El Salvador in the 1980s: War by Other Means by Donald R. Hamilton

Sovereign Wealth Funds as Tools of National Strategy: Singapore’s Approach

by Devadas Krishnadas

Across the globe - from the port of New Jersey to the copper mines in trans-Sahel Africa - governments are wrestling with the issue of foreign financial influence and national security. This becomes even more acute in states that are trying to transition from conflict to stability: When should states allow or encourage other countries to invest in them, and what industries should they allow foreign companies to own or build? Should states allow foreign investment funds to build infrastructure, extract rare minerals, and operate ports? How does this support or undermine the legitimacy and authority of the state? Successful IW practitioners need to understand and be able to account for third-party influence in its many varieties.

Sovereign Wealth Funds as Tools of National Strategy: Singapore’s Approach by Devadas Krishnadas

Water Wars: The Brahmaputra River and Sino-Indian Relations

by Mark Christopher

Although we most often think of water conflicts in terms of access to drinking water, the reality is that most water is needed for industrial and agricultural purposes; when rivers run dry, crops fail and communities face famine and starvation even in some of the world's dampest places. Moreover, in some countries, internal conflicts exacerbate the issue of who has access to water and, in others, state-to-state friction over dams and irrigation water has spilt over into armed clashes. The issue of access to and control of water becomes even more acute in states in which there is an ongoing conflict or in states that are trying to transition from conflict to stability.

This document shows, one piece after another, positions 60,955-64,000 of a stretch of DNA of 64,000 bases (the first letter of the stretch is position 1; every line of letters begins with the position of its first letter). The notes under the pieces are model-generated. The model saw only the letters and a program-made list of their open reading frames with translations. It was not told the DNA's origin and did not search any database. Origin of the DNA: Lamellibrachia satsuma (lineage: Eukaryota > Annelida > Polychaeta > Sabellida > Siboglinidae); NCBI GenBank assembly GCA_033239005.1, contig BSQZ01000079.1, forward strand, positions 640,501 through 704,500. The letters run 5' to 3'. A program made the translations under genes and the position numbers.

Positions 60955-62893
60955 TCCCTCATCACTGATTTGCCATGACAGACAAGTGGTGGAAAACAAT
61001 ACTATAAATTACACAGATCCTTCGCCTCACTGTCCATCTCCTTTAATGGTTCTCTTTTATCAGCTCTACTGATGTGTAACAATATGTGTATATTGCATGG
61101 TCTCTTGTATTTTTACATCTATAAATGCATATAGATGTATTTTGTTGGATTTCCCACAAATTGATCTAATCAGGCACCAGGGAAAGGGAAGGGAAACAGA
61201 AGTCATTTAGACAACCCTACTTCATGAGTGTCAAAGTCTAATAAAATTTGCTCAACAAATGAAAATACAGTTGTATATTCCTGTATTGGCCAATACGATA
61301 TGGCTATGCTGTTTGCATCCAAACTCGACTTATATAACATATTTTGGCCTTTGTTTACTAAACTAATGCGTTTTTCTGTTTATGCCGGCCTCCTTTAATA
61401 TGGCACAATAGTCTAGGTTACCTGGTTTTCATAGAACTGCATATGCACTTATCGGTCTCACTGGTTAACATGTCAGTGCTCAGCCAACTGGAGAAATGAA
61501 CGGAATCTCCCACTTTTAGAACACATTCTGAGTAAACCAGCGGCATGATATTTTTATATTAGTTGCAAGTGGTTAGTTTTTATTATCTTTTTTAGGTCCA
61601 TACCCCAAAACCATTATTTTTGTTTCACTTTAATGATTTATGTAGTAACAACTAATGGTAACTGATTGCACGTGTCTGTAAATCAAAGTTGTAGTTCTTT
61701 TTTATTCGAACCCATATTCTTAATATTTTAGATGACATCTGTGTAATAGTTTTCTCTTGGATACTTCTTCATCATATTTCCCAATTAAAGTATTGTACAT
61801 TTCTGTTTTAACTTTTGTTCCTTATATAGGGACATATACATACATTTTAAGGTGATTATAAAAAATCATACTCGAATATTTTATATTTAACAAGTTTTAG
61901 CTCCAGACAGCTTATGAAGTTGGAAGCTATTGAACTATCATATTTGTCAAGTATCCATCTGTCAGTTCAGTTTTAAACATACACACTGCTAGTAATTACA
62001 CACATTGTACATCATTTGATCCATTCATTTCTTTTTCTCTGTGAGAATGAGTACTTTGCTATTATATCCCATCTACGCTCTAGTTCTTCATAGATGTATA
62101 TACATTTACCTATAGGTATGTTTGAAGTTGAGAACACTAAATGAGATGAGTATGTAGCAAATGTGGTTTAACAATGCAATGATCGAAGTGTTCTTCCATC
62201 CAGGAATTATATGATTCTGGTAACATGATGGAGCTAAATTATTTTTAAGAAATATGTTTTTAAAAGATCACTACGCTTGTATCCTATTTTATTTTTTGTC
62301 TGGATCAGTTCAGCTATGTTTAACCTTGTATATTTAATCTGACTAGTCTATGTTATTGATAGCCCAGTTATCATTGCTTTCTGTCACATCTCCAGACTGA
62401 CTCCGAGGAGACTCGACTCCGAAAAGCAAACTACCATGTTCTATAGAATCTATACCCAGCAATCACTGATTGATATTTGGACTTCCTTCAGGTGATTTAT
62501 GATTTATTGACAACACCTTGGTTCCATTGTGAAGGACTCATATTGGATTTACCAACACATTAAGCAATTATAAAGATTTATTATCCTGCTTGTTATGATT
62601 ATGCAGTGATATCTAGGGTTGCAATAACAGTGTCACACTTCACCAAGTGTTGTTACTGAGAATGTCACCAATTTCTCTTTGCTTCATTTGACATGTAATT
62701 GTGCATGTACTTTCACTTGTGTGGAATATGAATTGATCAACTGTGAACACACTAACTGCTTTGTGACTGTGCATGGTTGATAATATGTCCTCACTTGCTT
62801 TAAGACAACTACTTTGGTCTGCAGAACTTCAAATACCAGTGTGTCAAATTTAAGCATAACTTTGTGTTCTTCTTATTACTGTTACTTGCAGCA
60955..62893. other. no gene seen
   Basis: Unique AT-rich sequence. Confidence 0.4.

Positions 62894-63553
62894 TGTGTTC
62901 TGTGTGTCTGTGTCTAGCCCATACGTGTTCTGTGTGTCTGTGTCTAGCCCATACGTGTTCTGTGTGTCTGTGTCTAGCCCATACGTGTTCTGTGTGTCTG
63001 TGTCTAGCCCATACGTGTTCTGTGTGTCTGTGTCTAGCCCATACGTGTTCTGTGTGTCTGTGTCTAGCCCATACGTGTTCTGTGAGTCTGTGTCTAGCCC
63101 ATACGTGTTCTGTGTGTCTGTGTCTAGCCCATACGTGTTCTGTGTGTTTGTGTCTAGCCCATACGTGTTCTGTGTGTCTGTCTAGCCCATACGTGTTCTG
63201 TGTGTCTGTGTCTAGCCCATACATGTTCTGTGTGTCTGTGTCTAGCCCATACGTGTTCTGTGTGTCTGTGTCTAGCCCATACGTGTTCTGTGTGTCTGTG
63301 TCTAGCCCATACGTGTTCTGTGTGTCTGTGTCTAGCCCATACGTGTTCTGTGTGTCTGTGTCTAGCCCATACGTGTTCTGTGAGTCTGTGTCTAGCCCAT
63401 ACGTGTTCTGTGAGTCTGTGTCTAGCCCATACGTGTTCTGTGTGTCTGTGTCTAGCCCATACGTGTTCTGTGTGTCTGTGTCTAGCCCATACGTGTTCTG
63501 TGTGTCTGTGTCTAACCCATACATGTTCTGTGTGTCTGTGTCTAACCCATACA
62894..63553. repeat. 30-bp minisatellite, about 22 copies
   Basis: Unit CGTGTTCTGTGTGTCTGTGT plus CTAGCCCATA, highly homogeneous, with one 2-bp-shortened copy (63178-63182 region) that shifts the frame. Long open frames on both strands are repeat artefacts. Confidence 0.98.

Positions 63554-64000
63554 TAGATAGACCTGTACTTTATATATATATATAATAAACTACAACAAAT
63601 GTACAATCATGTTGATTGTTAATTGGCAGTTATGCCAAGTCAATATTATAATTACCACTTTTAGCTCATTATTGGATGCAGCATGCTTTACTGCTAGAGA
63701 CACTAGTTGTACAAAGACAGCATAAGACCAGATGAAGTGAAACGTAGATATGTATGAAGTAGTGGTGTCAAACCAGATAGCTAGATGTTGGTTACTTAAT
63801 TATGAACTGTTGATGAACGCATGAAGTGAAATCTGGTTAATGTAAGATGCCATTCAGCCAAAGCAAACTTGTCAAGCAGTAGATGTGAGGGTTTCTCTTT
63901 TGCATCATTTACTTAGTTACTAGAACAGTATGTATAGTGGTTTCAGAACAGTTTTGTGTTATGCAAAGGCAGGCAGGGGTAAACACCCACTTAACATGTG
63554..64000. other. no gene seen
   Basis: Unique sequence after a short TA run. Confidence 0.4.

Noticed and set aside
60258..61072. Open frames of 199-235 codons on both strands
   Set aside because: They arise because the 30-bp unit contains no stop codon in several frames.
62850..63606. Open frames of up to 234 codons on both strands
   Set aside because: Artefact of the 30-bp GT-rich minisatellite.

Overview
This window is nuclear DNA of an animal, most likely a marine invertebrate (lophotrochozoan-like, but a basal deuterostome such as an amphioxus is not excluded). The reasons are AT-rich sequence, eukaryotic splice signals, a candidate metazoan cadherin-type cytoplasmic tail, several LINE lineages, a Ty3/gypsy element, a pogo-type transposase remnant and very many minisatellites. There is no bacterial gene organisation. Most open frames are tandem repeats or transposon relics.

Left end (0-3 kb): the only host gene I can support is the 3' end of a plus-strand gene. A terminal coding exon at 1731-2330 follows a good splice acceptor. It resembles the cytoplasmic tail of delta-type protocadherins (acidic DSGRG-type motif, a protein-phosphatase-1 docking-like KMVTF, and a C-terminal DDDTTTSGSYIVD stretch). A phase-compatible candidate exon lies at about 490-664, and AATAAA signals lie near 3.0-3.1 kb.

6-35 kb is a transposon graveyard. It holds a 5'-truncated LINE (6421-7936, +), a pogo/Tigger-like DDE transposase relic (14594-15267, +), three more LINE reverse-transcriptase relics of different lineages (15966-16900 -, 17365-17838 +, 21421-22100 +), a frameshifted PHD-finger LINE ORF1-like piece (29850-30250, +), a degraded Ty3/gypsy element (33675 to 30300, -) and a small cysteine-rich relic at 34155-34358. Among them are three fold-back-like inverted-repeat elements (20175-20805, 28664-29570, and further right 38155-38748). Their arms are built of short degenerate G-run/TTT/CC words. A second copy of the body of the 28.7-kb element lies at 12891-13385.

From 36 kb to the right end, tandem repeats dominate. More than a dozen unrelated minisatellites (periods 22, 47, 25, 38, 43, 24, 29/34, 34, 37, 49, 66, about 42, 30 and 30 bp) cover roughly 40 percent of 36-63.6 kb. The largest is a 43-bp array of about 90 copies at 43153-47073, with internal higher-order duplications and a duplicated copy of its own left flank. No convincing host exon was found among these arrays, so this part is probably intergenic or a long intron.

Water Wars: The Brahmaputra River and Sino-Indian Relations by Mark Christopher

Taliban Networks in Afghanistan

by Dr. Antonio Giustozzi

Dr. Antonio Giustozzi relies on his extensive experience as a researcher in Afghanistan to create an insightful analysis of a wide range of topics including assessments of the Taliban’s strengths and weaknesses, their ability to reassess and adapt, and their operational and strategic successes and failures. He has presented a balanced treatment of the subject matter; however, balance does not mean that the case study will be uncontroversial. In fact, Giustozzi’s analysis contains some rather blunt appraisals of many of the major actors in this conflict; including both ISAF and the Taliban.

Taliban Networks in Afghanistan by Dr. Antonio Giustozzi

Operationalizing Intelligence Dominance

by Roy Godson

Newer, fragile states often lack the police, administrative, and economic resources needed to govern effectively, and many cannot provide basic goods and services to significant sectors of their population. The vacuum inside these states is being filled by armed groups and political movements that are growing in both numbers and capability. The global competition for power, influence, and legitimacy leads to struggles for control of populations, territory, and resources.

Operationalizing Intelligence Dominance by Roy Godson

Varieties of Insurgency and Counterinsurgency in Iraq, 2003-2009

by Jon Lindsay and Roger Petersen